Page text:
Laser light & Biostimulation
Biostimulation is the ability to stimulate and promote tissue growth and repair at the cellular level.
The wavelengths of laser light are mainly absorbed by the chromophores, molecules located inside cells able to convert laser light. The products of this process are indispensable substances for the repair, growth and proliferation of cells.
Using the appropriate wavelength, the maximum therapeutic effect on the target tissue can be achieved.
Depending on the modulation of the wavelength and on the different parameters set, different effects can be achieved:
Laser light is absorbed and partly scattered in the target tissue and thereby largely converted into heat.
This thermal stimulus to the nociceptors of the skin affects the peripheral neurological tract and polarizes the neurons important for our pain perception.
This polarization activates the neural and humoral endorphinergic pain inhibition system with immediate pain relief as a result.
Inflammation is necessary for healing. The challenge for the clinician is to control this acute inflammatory stage in order to allow the next stage of healing. The HPL units effectively modulate the inflammatory processes secondary to their deep stimulation of tissues. This deep stimulation triggers vasodilatation and increased oxygenation, which activates the main metabolic activities and resolves the inflammatory process quicker.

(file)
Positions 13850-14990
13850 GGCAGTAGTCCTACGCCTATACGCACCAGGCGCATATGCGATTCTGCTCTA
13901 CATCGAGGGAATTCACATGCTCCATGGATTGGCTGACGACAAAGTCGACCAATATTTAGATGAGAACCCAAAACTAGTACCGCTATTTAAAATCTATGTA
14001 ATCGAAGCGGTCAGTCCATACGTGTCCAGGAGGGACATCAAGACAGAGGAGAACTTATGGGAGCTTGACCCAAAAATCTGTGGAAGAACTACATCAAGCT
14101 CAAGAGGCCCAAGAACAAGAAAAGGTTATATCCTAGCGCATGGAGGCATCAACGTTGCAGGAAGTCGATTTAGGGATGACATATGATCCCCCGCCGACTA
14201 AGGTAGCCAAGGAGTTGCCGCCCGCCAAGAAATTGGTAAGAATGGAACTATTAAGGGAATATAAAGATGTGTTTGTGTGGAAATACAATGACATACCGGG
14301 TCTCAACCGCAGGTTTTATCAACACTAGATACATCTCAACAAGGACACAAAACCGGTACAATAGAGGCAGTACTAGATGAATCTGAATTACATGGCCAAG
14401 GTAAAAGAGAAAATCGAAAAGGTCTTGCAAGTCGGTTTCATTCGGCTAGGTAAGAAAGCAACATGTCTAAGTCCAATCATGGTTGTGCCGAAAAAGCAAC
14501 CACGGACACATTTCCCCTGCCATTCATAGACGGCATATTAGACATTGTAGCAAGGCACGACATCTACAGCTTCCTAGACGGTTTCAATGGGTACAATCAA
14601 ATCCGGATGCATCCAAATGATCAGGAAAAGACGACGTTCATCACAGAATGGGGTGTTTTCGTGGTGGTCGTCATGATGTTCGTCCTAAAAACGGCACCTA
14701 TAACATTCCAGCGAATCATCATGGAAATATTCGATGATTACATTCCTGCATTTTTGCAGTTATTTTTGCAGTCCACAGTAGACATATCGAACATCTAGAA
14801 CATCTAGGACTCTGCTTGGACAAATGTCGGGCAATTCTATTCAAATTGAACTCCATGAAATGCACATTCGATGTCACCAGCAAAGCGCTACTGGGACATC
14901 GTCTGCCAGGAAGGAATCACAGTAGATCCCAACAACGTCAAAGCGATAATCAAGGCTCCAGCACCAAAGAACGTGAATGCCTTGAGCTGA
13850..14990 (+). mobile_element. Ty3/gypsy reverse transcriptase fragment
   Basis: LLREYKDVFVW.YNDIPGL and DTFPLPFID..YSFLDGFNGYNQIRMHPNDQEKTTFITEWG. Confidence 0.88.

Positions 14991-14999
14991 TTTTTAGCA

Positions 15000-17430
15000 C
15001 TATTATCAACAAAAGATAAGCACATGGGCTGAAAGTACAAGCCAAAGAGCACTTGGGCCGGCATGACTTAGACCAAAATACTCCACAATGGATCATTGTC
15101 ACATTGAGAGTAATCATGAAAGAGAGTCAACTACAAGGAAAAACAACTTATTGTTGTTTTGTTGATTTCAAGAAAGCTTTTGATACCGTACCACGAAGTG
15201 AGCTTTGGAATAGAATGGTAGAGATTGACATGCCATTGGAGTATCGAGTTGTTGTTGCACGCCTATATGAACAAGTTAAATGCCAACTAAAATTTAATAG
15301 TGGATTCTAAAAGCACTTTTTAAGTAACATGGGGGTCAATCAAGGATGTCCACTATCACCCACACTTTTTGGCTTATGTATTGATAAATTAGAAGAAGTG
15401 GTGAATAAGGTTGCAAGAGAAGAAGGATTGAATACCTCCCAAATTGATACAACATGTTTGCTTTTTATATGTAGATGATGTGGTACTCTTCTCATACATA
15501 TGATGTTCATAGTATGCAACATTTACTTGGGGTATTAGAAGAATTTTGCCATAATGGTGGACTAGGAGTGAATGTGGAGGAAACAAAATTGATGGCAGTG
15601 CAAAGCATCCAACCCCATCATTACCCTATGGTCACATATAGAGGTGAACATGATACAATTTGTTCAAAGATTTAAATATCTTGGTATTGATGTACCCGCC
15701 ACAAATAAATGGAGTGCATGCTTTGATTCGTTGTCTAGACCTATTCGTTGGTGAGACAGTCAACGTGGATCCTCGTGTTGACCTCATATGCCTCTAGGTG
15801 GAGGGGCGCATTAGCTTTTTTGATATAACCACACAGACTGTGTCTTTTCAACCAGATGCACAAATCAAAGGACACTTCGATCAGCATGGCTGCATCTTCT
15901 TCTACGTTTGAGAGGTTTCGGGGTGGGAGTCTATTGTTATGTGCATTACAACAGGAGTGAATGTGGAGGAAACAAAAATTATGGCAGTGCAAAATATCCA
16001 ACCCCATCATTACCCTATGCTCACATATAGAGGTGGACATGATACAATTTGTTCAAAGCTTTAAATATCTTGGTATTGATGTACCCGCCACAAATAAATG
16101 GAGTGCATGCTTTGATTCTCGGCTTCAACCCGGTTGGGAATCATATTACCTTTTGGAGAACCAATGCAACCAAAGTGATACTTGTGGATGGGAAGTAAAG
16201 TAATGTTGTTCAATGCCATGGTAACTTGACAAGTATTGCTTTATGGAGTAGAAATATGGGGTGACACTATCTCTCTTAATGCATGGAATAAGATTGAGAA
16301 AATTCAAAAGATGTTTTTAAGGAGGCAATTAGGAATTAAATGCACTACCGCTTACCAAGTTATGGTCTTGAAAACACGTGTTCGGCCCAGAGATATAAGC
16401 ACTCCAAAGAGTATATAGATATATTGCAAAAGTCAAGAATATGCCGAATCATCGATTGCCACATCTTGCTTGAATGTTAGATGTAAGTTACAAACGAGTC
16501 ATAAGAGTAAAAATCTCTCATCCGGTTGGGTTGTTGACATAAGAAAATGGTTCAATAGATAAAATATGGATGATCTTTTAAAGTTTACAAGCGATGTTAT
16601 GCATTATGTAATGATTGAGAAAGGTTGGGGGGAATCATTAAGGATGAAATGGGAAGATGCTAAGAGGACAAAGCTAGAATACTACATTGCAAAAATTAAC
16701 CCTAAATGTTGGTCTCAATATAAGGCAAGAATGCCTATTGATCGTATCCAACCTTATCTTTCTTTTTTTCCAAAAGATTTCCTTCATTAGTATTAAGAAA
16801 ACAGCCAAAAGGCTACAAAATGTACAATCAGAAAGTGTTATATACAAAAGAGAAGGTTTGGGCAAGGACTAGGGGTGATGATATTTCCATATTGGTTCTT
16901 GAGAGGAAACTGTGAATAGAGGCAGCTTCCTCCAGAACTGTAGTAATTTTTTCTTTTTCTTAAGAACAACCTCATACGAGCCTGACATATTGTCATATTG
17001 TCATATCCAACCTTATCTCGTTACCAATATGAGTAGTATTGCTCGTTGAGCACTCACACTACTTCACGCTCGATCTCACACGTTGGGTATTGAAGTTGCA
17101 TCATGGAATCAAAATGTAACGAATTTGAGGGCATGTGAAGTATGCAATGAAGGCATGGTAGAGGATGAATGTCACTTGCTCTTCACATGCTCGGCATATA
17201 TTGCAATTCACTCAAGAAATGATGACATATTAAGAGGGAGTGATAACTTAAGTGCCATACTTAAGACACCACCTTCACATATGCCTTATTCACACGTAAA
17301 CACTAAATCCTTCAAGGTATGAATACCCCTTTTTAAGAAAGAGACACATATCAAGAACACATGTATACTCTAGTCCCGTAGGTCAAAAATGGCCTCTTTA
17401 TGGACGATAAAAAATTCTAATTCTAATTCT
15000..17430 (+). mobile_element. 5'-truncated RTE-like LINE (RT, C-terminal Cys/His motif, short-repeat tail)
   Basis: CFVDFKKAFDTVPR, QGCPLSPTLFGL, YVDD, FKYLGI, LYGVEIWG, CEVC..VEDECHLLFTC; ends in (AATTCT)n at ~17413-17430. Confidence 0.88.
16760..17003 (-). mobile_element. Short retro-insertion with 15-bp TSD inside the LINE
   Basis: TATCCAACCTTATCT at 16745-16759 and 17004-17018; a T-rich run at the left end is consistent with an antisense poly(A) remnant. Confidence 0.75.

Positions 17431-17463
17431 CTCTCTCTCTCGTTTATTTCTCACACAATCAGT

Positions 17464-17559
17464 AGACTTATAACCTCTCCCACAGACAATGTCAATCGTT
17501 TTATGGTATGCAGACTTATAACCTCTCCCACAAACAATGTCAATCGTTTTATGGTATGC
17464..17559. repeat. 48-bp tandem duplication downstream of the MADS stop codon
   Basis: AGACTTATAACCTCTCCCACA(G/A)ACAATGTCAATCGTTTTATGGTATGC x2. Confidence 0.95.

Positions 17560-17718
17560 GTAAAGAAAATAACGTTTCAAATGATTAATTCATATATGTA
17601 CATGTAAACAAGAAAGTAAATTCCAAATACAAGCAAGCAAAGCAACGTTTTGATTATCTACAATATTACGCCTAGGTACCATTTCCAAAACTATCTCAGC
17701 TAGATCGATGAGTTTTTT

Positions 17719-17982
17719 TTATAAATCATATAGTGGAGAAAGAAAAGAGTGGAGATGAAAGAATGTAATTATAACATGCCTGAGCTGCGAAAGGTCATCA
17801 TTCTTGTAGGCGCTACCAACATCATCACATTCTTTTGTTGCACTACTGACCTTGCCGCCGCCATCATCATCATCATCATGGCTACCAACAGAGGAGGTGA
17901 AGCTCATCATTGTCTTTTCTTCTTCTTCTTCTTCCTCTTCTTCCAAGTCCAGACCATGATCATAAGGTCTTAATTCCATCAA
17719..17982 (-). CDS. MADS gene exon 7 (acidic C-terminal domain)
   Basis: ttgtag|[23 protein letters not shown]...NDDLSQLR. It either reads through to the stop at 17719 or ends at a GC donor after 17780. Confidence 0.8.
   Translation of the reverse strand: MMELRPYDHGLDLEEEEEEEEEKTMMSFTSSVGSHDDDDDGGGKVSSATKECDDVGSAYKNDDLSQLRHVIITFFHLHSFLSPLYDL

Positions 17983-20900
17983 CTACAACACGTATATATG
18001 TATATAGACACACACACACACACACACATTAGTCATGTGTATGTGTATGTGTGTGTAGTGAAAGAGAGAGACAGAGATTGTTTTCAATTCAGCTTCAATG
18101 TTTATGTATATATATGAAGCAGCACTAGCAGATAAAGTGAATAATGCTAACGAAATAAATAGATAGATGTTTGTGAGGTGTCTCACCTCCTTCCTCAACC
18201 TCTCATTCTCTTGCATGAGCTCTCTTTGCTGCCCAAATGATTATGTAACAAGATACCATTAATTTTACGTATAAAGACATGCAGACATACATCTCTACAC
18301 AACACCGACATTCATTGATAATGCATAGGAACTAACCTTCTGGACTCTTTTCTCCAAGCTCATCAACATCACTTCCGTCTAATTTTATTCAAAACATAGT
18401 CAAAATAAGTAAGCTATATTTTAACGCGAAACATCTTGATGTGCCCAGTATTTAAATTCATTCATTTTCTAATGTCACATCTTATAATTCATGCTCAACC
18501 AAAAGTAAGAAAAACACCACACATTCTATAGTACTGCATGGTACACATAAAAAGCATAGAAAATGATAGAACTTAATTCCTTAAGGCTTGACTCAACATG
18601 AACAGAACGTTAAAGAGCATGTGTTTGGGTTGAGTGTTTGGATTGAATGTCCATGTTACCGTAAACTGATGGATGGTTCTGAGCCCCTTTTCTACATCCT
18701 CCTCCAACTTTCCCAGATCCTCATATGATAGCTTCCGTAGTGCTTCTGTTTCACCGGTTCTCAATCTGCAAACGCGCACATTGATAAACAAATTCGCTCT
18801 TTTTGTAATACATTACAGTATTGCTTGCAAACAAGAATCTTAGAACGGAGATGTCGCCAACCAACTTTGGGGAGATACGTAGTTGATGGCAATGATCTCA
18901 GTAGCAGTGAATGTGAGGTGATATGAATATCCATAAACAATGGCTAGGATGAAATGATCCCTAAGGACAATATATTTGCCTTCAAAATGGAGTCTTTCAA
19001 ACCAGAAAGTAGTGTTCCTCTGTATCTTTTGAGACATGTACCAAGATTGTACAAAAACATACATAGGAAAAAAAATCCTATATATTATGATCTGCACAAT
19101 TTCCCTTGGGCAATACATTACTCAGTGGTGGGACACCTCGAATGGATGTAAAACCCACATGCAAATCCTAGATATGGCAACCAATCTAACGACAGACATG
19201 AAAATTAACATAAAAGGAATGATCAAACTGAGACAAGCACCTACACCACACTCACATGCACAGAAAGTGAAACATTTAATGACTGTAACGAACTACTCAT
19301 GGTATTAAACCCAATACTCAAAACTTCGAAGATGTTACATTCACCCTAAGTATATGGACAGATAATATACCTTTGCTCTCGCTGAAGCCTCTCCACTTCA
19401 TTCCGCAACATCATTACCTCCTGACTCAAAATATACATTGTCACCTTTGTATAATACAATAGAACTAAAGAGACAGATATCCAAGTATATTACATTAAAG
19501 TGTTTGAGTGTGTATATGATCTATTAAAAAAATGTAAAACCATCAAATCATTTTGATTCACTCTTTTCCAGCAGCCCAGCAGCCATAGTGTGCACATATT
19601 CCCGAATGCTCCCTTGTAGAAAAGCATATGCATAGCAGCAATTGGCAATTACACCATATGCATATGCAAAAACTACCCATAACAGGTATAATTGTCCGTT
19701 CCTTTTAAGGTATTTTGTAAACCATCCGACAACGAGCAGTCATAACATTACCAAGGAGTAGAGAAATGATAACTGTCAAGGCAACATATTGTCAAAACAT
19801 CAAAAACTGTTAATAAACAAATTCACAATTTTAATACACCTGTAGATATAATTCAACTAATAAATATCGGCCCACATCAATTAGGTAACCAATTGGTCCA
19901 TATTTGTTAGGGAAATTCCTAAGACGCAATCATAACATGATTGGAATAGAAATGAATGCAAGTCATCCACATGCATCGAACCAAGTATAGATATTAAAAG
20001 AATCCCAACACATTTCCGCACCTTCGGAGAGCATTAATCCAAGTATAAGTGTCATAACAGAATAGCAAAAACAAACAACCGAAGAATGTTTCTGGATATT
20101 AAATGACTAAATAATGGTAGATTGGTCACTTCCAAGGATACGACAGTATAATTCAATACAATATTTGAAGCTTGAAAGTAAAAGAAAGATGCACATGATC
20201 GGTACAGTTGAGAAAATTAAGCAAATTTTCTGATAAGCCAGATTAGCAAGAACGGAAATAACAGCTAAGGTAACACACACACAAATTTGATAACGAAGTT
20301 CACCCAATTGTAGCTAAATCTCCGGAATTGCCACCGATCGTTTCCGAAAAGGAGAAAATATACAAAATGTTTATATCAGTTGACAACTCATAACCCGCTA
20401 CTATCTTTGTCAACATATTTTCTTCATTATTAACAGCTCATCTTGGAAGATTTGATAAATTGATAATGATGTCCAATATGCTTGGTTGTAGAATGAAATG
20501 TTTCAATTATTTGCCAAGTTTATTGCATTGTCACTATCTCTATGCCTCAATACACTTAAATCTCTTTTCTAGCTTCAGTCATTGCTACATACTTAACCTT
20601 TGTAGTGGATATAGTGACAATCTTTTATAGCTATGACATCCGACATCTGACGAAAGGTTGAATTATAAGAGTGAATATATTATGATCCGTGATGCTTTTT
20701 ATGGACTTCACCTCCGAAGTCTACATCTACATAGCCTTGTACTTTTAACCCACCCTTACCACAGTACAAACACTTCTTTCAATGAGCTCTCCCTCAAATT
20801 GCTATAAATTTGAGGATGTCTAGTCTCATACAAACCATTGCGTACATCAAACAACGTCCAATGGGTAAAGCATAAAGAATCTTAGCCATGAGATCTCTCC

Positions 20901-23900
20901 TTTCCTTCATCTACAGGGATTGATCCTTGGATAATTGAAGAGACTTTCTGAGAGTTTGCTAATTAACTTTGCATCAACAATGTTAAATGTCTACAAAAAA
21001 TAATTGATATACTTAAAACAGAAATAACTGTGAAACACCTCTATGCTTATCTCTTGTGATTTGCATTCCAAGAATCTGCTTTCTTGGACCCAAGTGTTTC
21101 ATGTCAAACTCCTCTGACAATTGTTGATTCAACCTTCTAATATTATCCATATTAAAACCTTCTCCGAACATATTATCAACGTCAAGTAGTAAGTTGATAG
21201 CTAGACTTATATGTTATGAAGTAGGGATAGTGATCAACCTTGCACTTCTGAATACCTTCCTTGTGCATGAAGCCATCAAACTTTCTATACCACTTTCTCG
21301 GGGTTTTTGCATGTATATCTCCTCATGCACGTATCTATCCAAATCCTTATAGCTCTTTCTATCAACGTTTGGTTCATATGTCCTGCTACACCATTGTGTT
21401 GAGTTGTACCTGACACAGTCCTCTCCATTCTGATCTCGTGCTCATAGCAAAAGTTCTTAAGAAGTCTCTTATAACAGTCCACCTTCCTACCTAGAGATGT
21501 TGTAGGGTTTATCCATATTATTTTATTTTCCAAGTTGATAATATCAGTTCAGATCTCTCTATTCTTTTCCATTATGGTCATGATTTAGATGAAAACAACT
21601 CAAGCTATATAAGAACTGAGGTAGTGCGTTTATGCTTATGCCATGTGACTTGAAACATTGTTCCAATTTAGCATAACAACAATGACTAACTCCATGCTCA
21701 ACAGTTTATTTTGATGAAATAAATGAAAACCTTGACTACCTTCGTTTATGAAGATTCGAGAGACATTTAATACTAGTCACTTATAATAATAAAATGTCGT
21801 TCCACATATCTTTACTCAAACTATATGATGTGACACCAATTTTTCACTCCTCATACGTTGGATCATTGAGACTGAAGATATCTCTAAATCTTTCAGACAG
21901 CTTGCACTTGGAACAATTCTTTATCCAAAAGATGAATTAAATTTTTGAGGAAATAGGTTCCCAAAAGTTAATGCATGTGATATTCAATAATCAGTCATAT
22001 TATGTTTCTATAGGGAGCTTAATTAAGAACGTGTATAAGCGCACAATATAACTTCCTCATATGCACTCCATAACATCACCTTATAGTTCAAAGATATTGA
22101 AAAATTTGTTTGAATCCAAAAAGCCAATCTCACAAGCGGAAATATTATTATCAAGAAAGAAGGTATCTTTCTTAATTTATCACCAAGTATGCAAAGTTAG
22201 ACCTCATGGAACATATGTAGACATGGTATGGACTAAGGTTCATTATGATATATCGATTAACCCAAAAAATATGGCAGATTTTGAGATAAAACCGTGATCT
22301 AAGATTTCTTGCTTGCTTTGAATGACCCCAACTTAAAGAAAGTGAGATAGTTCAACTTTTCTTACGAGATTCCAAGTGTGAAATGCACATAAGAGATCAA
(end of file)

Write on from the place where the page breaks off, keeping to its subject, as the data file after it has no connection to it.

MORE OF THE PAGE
The described acceleration of healing processes primarily manifests in the form of fibroblast activation. The actual cascade of healing is fueled by increased ATP synthesis and increased protein synthesis combined with cellular proliferation. Because of the non-thermal nature of this activation, only small amounts of laser energy are required. The attenuation of the laser light in the tissue depends on the localization of the lesion and determines the laser power required. Deeper structures such as tendons or joint capsules may require the application of higher doses to the surface.